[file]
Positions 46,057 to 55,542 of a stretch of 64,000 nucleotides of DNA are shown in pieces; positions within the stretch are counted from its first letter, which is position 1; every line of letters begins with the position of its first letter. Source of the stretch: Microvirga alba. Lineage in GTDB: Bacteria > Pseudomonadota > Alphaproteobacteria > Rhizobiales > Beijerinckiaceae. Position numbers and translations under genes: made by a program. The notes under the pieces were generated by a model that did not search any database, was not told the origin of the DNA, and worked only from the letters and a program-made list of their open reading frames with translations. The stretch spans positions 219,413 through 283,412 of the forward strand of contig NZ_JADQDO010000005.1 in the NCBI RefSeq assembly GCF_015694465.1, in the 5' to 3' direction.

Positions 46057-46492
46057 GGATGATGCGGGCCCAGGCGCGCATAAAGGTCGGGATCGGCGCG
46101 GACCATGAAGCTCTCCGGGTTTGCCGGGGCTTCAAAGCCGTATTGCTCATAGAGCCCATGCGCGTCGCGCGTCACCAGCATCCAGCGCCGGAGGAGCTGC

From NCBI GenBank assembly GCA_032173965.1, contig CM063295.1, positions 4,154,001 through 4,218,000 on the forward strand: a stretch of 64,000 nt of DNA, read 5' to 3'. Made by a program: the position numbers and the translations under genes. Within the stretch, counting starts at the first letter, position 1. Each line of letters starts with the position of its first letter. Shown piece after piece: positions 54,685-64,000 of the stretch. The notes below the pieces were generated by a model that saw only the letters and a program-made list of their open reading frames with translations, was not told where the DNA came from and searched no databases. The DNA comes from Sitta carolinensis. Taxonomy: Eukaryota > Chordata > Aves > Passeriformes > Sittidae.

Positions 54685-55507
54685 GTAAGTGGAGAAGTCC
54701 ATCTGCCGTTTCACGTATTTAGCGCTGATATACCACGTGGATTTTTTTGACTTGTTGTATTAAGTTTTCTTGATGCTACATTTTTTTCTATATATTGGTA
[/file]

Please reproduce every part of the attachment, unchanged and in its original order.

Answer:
Positions 46,057 to 55,542 of a stretch of 64,000 nucleotides of DNA are shown in pieces; positions within the stretch are counted from its first letter, which is position 1; every line of letters begins with the position of its first letter. Source of the stretch: Microvirga alba. Lineage in GTDB: Bacteria > Pseudomonadota > Alphaproteobacteria > Rhizobiales > Beijerinckiaceae. Position numbers and translations under genes: made by a program. The notes under the pieces were generated by a model that did not search any database, was not told the origin of the DNA, and worked only from the letters and a program-made list of their open reading frames with translations. The stretch spans positions 219,413 through 283,412 of the forward strand of contig NZ_JADQDO010000005.1 in the NCBI RefSeq assembly GCF_015694465.1, in the 5' to 3' direction.

Positions 46057-46492
46057 GGATGATGCGGGCCCAGGCGCGCATAAAGGTCGGGATCGGCGCG
46101 GACCATGAAGCTCTCCGGGTTTGCCGGGGCTTCAAAGCCGTATTGCTCATAGAGCCCATGCGCGTCGCGCGTCACCAGCATCCAGCGCCGGAGGAGCTGC

From NCBI GenBank assembly GCA_032173965.1, contig CM063295.1, positions 4,154,001 through 4,218,000 on the forward strand: a stretch of 64,000 nt of DNA, read 5' to 3'. Made by a program: the position numbers and the translations under genes. Within the stretch, counting starts at the first letter, position 1. Each line of letters starts with the position of its first letter. Shown piece after piece: positions 54,685-64,000 of the stretch. The notes below the pieces were generated by a model that saw only the letters and a program-made list of their open reading frames with translations, was not told where the DNA came from and searched no databases. The DNA comes from Sitta carolinensis. Taxonomy: Eukaryota > Chordata > Aves > Passeriformes > Sittidae.

Positions 54685-55507
54685 GTAAGTGGAGAAGTCC
54701 ATCTGCCGTTTCACGTATTTAGCGCTGATATACCACGTGGATTTTTTTGACTTGTTGTATTAAGTTTTCTTGATGCTACATTTTTTTCTATATATTGGTA